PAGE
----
Lead Free Board Materials Reliability 3
This project is the third phase of an initiative originally started in 2006 to assess the performance of latest generation (at the time) PWB laminate systems after being exposed to simulated Pb-Free surface mount soldering conditions. The third phase looked at recently released materials and focused on laminates designed for high speed applications. The project submited selected laminate systems to an extensive mechanical and electrical integrity testing program to verify whether the materials are prone to deterioration during higher temperature soldering conditions.
The Pb-Free PWB Materials Reliability program was commenced in 2006 in response to requests from several HDP User Group members to conduct an extensive evaluation on a range of recently launched laminate materials designed to be compatible with Pb-Free soldering processes in printed circuit board assembly. The aim was to evaluate the different materials using a range of testing techniques. A common test vehicle was designed to enable direct comparison of performance. Two rounds of evaluations have previously been completed and a total of 43 different laminates have been assessed.
This 3rd phase of the program targeted laminates that have recently been released and specifically focuses on those materials with high speed and /or halogen free properties.
Over the past few years the PWB industry has seen the development of a new family of laminate systems to address the increasing physical demands of withstanding Pb-free soldering processes used in the assembly of RoHS compliant products. Many of the materials launched as Pb-Free compatible have been found to perform perfectly satisfactorily for consumer type products where reflow temperatures peak around 245°C. However for many high end and high reliability PWBs, where the designs are complex with high layer counts and densely populated components, the thermal mass associated with these products results in the board surface seeing reflow temperatures up to 260°C. Adding to this the requirement for multiple reflows, the possibility for cumulative physical damage to the laminate is increased significantly. In previous phases of this project it was found that, many laminate materials, preconditioned by passing them through a surface mount convection reflow oven peaking at 260°C for a total of 6 cycles, exhibited significant physical and electrical degradation making them unsuitable for use in high reliability applications. While resin formulations have improved significantly since phase 1, testing of new materials is still necessary to ensure that they meet the specific requirements of high end designs.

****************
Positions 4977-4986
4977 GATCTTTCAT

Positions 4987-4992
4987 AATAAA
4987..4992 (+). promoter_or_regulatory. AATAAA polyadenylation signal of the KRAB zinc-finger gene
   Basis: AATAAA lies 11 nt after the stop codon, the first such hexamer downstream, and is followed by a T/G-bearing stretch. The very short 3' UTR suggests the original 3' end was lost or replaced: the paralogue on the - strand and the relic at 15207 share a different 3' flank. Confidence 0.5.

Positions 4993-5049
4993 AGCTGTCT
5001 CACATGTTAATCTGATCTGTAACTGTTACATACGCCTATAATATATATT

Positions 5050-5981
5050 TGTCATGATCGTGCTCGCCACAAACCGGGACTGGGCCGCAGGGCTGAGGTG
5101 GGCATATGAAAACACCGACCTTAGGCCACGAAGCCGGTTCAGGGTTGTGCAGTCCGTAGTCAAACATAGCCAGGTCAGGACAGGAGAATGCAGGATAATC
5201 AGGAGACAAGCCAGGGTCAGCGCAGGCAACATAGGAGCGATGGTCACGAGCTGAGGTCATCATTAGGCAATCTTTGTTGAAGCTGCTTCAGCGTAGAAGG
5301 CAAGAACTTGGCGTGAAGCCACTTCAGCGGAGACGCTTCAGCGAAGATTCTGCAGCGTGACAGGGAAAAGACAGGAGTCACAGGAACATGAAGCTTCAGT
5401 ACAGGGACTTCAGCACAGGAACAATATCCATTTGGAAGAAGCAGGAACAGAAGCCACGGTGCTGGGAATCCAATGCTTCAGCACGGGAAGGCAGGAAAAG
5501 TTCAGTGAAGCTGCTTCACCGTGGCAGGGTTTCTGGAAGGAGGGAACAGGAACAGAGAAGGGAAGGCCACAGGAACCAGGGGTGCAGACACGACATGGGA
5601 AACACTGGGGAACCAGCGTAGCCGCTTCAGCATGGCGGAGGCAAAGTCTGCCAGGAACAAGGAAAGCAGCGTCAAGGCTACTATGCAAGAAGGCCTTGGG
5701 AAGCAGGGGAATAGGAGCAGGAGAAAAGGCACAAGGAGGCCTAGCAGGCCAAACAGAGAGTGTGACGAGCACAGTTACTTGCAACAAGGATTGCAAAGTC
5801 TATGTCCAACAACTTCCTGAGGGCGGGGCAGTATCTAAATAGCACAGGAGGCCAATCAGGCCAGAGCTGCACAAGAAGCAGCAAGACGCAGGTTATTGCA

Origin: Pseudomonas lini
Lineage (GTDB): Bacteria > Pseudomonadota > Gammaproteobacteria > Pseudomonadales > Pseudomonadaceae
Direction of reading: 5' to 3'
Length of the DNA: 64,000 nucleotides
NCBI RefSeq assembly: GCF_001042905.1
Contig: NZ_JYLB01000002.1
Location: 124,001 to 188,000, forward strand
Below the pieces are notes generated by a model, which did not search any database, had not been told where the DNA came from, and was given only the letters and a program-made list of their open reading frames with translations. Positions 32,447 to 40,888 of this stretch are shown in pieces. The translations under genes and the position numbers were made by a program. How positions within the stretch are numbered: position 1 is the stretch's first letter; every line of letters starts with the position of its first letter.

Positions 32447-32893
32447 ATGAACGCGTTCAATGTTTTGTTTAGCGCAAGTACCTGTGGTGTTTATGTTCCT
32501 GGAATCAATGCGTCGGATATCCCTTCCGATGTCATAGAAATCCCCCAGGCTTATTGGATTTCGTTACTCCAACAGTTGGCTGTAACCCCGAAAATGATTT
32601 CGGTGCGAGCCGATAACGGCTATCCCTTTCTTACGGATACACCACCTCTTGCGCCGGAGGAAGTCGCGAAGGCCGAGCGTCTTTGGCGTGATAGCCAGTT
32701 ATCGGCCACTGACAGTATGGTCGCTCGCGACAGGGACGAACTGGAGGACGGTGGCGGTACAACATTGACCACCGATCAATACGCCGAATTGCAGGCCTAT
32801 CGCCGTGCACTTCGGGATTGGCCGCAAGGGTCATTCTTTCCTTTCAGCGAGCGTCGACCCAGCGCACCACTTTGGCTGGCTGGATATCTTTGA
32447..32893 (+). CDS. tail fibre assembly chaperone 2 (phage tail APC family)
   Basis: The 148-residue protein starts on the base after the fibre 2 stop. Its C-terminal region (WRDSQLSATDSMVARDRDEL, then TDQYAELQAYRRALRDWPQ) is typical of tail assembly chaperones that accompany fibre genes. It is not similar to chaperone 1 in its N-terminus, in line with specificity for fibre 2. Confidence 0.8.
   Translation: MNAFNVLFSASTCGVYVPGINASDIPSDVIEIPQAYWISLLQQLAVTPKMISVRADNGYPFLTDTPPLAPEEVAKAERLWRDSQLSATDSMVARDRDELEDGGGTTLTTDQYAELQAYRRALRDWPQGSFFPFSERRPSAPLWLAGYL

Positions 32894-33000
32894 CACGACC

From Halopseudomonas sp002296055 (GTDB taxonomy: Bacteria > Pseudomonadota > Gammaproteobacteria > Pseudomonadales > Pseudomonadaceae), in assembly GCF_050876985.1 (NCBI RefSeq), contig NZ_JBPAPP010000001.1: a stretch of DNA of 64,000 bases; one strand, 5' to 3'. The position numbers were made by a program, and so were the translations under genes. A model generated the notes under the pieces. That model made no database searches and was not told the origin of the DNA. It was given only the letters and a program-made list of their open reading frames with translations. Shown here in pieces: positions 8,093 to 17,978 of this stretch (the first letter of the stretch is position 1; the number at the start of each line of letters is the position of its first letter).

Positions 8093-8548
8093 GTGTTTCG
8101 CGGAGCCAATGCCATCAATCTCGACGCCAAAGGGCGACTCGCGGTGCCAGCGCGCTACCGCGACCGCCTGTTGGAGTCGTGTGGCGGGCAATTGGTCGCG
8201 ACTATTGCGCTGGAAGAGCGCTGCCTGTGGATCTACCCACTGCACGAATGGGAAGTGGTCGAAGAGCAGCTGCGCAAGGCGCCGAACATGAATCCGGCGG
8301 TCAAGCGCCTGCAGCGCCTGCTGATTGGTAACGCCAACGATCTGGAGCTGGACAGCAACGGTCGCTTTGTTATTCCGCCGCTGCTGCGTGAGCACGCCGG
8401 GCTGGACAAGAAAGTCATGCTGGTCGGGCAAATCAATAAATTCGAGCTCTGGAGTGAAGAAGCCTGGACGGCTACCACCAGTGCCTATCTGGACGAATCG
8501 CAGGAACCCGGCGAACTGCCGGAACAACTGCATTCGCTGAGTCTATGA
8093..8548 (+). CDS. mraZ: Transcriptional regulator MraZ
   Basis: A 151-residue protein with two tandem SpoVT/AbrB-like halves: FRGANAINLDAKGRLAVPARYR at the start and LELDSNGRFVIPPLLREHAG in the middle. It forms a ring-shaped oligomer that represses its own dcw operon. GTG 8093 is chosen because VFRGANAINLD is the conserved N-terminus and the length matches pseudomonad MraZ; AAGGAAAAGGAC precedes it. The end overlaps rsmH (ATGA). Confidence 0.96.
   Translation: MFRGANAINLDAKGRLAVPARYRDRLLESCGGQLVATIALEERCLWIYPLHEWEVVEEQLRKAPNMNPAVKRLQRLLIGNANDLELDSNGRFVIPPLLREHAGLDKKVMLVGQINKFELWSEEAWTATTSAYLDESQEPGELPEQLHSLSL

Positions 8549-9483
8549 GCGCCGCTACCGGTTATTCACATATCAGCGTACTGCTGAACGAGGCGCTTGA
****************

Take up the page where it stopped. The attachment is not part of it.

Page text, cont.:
This project therefore identified a range of high speed materials and submited them to the same test program developed and perfected throughout phase 1 and 2 of the project.
Assess the impact of the Pb-Free soldering process on latest generation of PWB laminates.
Focus on suitability for high layer count / high thermal mass board design applications in which board surface could see temperatures up to 260° C peak reflow temperature.
Fine tune the testing process between consecutive phases
Select recently launched or about to be launched materials
The project will adopted a similar approach to that used in phase 2.
A list of laminate products to be tested was agreed by the project team.
- ITEQ IT-180i
- Isola IS185HR
- Shengyi S-1190 - fabricated by TTM/Meadville
- EMC EM-370(D)
- Shengyi S1165
- Ventec VT-447
- EMC EM-828
- ITEQ IT-170GRA
- Panasonic R1577(Megtron 2)
- TUC TU-872SLK
- ITEQ IT-200LK
- Shengyi S7038
- Nelco D6000-2
A test vehicle with minor modifications to that used in phase 2 (see below) was used.
Boards were fabricated under controlled conditions. Laminate suppliers were consulted to ensure that their process recommendations were followed for lamination and handling of their materials.
Half the completed test boards were preconditioned using a typical high end surface mount reflow cycle peaking at a maximum temperature of 260°C. The boards were passed through the convection oven a total of 6 times, being visually inspected and allowed to cool to ambient after each cycle.
The boards were then be submitted to a series of tests as defined below.